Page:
To isolate the linkage between the summer ASIE and GSME in light of the recent change in the summer NAO index, we use linear regression models to calculate the ASIE and GSME using the NAO as predictor. The regression models are = A1XNAO + B1 and = A2XNAO + B2, where XNAO is the standardized NAO index, and and are the ASIE and GSME influenced by the NAO. We then calculate the residual time series; that is, 1) the difference between the observed ASIE and the ASIE influenced by the NAO and 2) the difference between the observed GSME and the GSME influenced by the NAO Thus, the residuals are independent of the NAO because the impacts of the NAO are removed. The correlations between the two residual time series are −0.89 (with trend) and −0.71 (without trend), indicating a significant relationship between the summer ASIE and GSME that is independent of the summer NAO.

Projections from phase 5 of the Coupled Model Intercomparison Project show a further decline of Arctic sea ice, driven by continued anthropogenic emission of greenhouse gases (e.g., Wang and Overland 2012; Liu et al. 2013). The results presented here implicate a mechanism linking sea ice loss to increased surface heat fluxes over Greenland, which favor positive GPH anomalies over Greenland and the central Arctic Ocean, increased blocking events, and warming throughout the region. This linkage establishes a positive feedback between the decline in Arctic sea ice and expanding surface melt of the Greenland ice sheet. Thus, as sea ice continues to decline in the future, further melt of Greenland’s ice cap should also transpire, contributing to accelerating global sea level rise. The additional freshwater input from the Greenland Sea is also expected to suppress the formation of the North Atlantic Deep Water, an important driver of the global ocean’s thermohaline circulation. The atmospheric response to sea ice loss identified in the study also suggests that weather patterns in the North Atlantic region and Europe will become more persistent, possibly leading to an increased frequency of extreme weather events in summer. It is imperative for climate models to realistically simulate these relationships so that evolving atmospheric circulation patterns and the mass balance of the Greenland ice sheet can be captured accurately as greenhouse gas emissions continue unabated.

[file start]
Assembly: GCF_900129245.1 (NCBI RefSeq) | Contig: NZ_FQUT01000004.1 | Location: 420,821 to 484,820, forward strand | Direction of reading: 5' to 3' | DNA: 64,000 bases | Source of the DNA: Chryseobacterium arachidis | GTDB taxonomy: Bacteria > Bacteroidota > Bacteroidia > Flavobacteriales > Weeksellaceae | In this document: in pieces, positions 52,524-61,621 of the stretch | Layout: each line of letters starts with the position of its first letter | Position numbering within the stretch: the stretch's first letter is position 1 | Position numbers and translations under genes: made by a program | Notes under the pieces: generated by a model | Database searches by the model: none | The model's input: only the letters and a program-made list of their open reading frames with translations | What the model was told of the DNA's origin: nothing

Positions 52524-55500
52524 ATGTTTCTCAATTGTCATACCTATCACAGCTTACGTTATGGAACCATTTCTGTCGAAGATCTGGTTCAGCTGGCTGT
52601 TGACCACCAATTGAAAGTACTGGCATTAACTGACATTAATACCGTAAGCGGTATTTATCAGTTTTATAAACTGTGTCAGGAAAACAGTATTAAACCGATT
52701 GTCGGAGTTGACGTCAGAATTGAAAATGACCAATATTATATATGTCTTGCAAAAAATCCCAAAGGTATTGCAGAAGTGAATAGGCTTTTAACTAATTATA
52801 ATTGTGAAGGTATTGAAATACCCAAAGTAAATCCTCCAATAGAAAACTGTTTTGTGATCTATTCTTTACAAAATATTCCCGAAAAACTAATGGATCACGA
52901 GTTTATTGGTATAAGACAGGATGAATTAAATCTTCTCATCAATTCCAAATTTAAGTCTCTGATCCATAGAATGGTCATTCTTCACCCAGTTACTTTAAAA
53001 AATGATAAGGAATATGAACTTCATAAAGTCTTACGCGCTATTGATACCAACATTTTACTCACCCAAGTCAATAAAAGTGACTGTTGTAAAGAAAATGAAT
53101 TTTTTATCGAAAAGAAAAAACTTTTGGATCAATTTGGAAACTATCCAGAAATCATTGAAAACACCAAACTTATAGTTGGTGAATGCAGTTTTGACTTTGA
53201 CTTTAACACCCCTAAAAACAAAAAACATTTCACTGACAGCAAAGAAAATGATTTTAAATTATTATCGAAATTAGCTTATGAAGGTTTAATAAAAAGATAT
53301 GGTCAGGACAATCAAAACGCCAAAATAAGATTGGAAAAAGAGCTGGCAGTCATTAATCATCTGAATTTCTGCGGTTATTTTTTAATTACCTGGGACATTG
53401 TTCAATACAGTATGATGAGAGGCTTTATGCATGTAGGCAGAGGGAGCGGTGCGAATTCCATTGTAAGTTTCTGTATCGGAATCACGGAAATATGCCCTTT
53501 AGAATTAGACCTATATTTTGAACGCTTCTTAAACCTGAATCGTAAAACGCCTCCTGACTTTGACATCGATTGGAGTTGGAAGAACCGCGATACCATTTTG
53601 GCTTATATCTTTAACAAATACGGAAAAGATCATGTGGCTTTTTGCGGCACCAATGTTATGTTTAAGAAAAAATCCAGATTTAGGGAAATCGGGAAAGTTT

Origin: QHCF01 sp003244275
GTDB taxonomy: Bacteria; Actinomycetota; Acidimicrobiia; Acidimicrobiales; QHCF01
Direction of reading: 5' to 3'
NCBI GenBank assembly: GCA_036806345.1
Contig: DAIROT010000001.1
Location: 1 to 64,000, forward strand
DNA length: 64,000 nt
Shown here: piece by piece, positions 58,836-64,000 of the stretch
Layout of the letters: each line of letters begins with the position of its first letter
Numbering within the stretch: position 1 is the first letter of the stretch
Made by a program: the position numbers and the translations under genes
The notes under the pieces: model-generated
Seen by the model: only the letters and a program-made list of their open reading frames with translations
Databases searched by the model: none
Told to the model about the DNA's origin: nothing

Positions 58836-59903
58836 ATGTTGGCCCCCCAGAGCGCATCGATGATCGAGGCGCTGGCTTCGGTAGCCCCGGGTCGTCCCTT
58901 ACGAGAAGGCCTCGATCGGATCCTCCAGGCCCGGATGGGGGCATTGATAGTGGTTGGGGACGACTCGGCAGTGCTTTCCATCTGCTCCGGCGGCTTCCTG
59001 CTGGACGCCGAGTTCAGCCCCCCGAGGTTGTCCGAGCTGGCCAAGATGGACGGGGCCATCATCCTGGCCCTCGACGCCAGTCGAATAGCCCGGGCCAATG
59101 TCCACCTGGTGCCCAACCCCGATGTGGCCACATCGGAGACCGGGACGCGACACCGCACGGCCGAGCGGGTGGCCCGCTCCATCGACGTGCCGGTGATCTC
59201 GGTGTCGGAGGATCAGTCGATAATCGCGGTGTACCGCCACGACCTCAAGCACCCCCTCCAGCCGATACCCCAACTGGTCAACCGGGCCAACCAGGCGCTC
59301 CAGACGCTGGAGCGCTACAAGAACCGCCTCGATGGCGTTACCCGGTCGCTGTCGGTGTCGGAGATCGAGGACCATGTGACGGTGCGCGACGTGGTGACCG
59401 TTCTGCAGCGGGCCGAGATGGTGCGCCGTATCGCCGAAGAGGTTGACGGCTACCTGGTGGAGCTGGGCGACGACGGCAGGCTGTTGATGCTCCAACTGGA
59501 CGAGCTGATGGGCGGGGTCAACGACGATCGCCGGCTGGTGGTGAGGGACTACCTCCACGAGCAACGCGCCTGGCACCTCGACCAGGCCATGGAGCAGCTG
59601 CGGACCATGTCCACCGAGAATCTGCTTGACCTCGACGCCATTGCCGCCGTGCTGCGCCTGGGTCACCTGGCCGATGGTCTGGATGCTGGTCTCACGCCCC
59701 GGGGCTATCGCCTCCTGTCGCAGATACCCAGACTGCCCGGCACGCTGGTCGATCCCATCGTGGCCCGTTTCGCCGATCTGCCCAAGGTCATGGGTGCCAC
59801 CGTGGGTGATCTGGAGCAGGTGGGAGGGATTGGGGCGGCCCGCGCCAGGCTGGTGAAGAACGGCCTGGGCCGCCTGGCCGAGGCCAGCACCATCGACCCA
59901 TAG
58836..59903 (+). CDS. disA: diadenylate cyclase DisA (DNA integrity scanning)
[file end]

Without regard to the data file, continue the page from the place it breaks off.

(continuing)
Acknowledgments

J. L. is supported by the Climate Observation and Earth System Science Divisions, Climate Program Office, NOAA, U.S. Department of Commerce (NA15OAR4310163 and NA14OAR4310216). J. F. is supported by the NSF ARCSS (1304097), M. S. is supported by the NSFC (41305097), and T. M. is supported by NASA IDS Grant NNX14AD98G. We thank anonymous reviewers for their time and feedback.